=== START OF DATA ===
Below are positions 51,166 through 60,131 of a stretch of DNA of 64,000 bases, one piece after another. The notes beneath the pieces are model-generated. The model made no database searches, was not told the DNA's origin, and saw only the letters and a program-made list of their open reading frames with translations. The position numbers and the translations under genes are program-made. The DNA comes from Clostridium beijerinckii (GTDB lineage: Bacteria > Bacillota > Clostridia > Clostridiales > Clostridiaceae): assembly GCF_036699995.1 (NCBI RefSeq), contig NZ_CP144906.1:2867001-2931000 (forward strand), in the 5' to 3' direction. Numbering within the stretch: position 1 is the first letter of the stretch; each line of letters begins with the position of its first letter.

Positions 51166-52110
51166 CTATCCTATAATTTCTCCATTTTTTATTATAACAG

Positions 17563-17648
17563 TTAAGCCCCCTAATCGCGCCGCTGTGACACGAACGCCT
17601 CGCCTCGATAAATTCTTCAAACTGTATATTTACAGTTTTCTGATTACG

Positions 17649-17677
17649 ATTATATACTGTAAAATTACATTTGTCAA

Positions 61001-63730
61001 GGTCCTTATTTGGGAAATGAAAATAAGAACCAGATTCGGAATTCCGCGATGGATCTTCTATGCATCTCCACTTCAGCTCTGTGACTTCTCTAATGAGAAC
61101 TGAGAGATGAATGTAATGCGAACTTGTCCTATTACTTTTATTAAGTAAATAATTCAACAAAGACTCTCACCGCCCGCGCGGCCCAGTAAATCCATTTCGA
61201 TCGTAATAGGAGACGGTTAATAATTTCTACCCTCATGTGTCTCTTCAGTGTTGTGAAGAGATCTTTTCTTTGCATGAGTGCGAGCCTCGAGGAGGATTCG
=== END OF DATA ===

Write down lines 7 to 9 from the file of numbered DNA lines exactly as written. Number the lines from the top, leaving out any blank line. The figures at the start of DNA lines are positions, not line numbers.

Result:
Positions 17649-17677
17649 ATTATATACTGTAAAATTACATTTGTCAA

Positions 61001-63730